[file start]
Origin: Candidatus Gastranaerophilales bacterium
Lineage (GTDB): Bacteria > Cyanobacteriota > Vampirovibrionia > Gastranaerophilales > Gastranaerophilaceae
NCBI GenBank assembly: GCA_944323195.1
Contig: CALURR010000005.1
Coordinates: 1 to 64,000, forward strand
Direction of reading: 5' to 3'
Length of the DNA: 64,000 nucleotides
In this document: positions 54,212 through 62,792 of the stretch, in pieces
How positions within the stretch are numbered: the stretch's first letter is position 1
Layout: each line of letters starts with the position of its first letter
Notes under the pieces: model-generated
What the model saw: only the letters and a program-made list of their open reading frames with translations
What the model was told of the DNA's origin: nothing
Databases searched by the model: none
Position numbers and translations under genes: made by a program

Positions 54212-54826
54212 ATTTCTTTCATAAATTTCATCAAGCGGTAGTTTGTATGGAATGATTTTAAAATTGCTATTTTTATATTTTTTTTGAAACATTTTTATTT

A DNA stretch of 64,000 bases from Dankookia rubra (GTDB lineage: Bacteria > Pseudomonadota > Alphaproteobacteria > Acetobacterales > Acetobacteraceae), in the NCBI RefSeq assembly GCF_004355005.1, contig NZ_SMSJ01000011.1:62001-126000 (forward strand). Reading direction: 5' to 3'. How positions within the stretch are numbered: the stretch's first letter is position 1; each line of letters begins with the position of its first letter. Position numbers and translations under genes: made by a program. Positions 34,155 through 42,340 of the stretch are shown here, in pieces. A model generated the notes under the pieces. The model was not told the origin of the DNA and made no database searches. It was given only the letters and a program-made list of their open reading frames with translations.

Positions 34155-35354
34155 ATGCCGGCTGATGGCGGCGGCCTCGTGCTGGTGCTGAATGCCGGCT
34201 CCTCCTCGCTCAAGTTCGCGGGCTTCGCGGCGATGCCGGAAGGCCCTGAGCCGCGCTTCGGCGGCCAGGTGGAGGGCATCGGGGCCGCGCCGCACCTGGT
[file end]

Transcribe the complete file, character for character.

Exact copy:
Origin: Candidatus Gastranaerophilales bacterium
Lineage (GTDB): Bacteria > Cyanobacteriota > Vampirovibrionia > Gastranaerophilales > Gastranaerophilaceae
NCBI GenBank assembly: GCA_944323195.1
Contig: CALURR010000005.1
Coordinates: 1 to 64,000, forward strand
Direction of reading: 5' to 3'
Length of the DNA: 64,000 nucleotides
In this document: positions 54,212 through 62,792 of the stretch, in pieces
How positions within the stretch are numbered: the stretch's first letter is position 1
Layout: each line of letters starts with the position of its first letter
Notes under the pieces: model-generated
What the model saw: only the letters and a program-made list of their open reading frames with translations
What the model was told of the DNA's origin: nothing
Databases searched by the model: none
Position numbers and translations under genes: made by a program

Positions 54212-54826
54212 ATTTCTTTCATAAATTTCATCAAGCGGTAGTTTGTATGGAATGATTTTAAAATTGCTATTTTTATATTTTTTTTGAAACATTTTTATTT

A DNA stretch of 64,000 bases from Dankookia rubra (GTDB lineage: Bacteria > Pseudomonadota > Alphaproteobacteria > Acetobacterales > Acetobacteraceae), in the NCBI RefSeq assembly GCF_004355005.1, contig NZ_SMSJ01000011.1:62001-126000 (forward strand). Reading direction: 5' to 3'. How positions within the stretch are numbered: the stretch's first letter is position 1; each line of letters begins with the position of its first letter. Position numbers and translations under genes: made by a program. Positions 34,155 through 42,340 of the stretch are shown here, in pieces. A model generated the notes under the pieces. The model was not told the origin of the DNA and made no database searches. It was given only the letters and a program-made list of their open reading frames with translations.

Positions 34155-35354
34155 ATGCCGGCTGATGGCGGCGGCCTCGTGCTGGTGCTGAATGCCGGCT
34201 CCTCCTCGCTCAAGTTCGCGGGCTTCGCGGCGATGCCGGAAGGCCCTGAGCCGCGCTTCGGCGGCCAGGTGGAGGGCATCGGGGCCGCGCCGCACCTGGT